LITTLE ROCK — Republican gubernatorial candidate Asa Hutchinson and Democratic candidate Mike Ross tangled Tuesday over their past statements on gun control and Hutchinson’s connections to overseas companies.

LITTLE ROCK — Republican gubernatorial candidate Asa Hutchinson and Democratic candidate Mike Ross tangled Tuesday over their past statements on gun control and Hutchinson’s connections to overseas companies.


At a news conference in Little Rock, Hutchinson appeared with former National Rifle Association President David Keene, who said the NRA has not endorsed any candidate for Arkansas governor because both voted consistently with the NRA in Congress — though he said he personally is endorsing Hutchinson.


Keene said that after the Dec. 14, 2012, Sandy Hook Elementary School massacre in Newton, Conn., Hutchinson agreed to lead a task force on school safety for the NRA, whereas Ross told Stephens Media five days after the mass shooting, "This is not the same America that I grew up in, and I think it is time to address whether there really is a legitimate need for high-capacity weapons that can shoot, you know, a lot of rounds of ammunition."


Keene told reporters, "Asa’s opponent when he was in Congress always voted in favor of Second Amendment rights, but when tragedy hit and when he was retiring from Congress and the (Obama) administration called, he headed for the tall grass."


Ross said in a statement Tuesday, "Congressman Hutchinson is desperately trying to mislead voters, but the facts are that the NRA closely examined both candidates’ records, public statements and positions on the issues and gave both candidates the exact same A rating and chose not to endorse either candidate in this race for governor."


An NRA spokeswoman did not immediately return a call Tuesday seeking comment.


Ross said that what incidents like Sandy Hook demonstrate "is that we have a mental health problem in this country, and we must immediately and comprehensively address this problem and get people the help they need. I have consistently and aggressively opposed any type of gun ban, and will continue to do so as governor."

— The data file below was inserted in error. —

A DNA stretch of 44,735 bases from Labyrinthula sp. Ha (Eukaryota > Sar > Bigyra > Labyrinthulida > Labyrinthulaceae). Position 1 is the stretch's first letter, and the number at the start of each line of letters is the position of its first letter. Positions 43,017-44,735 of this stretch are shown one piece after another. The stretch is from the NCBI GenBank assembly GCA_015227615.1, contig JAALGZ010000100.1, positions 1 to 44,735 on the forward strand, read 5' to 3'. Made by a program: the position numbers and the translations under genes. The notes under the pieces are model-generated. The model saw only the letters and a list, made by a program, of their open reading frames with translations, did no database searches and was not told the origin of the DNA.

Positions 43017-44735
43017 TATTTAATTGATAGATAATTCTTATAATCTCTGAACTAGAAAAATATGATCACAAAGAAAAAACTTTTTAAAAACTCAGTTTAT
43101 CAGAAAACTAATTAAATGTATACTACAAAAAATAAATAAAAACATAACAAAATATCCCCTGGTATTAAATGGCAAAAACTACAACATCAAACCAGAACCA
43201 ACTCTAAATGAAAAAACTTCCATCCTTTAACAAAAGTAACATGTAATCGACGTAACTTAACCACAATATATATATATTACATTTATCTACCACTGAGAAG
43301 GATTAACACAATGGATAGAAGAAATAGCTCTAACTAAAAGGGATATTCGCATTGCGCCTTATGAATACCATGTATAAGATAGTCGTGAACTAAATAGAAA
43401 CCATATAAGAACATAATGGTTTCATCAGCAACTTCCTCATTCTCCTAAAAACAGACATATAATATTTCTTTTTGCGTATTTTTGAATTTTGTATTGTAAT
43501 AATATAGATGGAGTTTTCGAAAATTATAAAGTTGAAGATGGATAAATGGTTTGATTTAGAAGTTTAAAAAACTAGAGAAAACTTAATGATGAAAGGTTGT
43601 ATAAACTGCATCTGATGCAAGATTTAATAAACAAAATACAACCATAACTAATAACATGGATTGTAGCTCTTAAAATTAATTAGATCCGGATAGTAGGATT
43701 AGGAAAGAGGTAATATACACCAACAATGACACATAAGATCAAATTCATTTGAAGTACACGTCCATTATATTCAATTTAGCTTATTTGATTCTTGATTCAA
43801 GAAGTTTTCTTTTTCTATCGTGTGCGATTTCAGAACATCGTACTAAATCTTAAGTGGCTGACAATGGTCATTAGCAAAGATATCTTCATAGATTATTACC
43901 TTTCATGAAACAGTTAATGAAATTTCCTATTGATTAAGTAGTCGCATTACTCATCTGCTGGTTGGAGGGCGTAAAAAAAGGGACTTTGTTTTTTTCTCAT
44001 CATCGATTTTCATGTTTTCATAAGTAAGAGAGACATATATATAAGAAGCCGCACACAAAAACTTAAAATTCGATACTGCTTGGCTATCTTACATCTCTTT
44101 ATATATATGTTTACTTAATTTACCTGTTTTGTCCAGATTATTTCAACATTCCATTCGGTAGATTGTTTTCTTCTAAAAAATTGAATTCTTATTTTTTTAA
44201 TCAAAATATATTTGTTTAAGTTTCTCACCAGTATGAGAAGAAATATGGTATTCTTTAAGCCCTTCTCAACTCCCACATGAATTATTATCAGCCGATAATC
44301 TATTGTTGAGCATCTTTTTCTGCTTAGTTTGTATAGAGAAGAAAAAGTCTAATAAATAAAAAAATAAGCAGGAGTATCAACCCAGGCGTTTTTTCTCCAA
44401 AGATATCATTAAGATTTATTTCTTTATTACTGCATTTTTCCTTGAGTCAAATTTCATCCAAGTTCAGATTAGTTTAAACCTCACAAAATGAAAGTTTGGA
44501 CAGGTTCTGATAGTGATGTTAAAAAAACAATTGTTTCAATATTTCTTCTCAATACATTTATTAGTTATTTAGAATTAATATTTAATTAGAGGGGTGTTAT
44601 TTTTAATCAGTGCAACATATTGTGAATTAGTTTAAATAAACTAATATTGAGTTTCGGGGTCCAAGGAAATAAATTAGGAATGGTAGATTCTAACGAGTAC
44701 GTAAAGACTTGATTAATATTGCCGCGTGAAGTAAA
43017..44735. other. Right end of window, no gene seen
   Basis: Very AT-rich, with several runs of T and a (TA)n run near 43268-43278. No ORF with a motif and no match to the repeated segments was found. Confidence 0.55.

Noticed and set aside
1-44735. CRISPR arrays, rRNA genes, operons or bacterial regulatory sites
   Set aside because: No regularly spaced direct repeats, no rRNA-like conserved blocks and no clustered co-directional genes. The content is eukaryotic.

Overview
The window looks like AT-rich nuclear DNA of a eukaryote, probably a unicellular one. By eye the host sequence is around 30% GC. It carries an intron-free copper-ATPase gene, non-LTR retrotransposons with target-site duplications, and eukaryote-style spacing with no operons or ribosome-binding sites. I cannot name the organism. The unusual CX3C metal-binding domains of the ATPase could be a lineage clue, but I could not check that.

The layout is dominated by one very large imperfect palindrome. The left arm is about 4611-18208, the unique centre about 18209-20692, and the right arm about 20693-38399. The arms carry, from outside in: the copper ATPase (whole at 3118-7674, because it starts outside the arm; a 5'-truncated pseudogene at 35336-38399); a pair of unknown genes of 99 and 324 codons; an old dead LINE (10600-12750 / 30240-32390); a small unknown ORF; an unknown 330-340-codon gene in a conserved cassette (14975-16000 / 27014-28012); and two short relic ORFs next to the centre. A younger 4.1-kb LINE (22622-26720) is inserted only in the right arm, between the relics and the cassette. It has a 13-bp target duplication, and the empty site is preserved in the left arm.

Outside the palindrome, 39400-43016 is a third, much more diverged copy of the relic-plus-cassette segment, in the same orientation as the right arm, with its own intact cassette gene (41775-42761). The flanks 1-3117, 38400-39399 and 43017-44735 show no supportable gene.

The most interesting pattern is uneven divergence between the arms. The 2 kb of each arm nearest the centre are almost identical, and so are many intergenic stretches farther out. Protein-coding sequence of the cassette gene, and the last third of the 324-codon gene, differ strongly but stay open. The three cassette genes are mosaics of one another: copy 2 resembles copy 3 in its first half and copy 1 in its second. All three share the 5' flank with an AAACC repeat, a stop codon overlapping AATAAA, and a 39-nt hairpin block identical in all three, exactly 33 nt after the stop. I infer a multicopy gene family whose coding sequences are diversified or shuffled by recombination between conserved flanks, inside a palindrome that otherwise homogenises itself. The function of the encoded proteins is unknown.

He added that it was "ironic and hypocritical" for Hutchinson to attack him on the Second Amendment after having expressed support for expanded background checks in a CNN interview last year.


Hutchinson said in that interview, "Absolutely I’m open to expanding background checks if you can do it in a way that does not infringe upon an individual and make it hard for an individual to transfer to a friend or a neighbor, somebody that … has a casual sale."


Hutchinson spokesman J.R. Davis pointed out Tuesday that Hutchinson said in the interview he was only talking about reforms that would not infringe on Americans’ rights. Davis said when President Barack Obama later proposed expanded background checks, "Asa stood in firm opposition to them."


Also Tuesday, Ross’ campaign issued a statement criticizing Hutchinson for serving on the boards of Pinkerton Government Services, a U.S. security company owned by Sweden-based Securitas AB; Paragon Systems, an American security company owned by Pinkerton Government Services; and Intergraph Government Solutions, an American security company owned by Sweden-based Hexagon AB.


The Ross campaign said the companies have received more that $750 million in homeland security contracts in the U.S. It quoted Ross’ question to Hutchinson during a debate Monday in Jonesboro: "Why did you believe these foreign companies were a better choice to handle our security than American companies and why were they a better choice to supply our military than American companies?"


Hutchinson said Tuesday the criticism was "totally weird."


"Under U.S. law, when a foreign company acquires a U.S. company that’s engaged in security business … the American company has to have a board of directors of U.S. citizens. This is under the Defense Department laws," he said. "The whole key is to avoid foreign control over a U.S. company."


Also running for governor are Green Party candidate Joshua Drake and Libertarian Frank Gilbert. Term limits prohibit Gov. Mike Beebe from seeking a third term.


Early voting began Monday for the Nov. 4 election.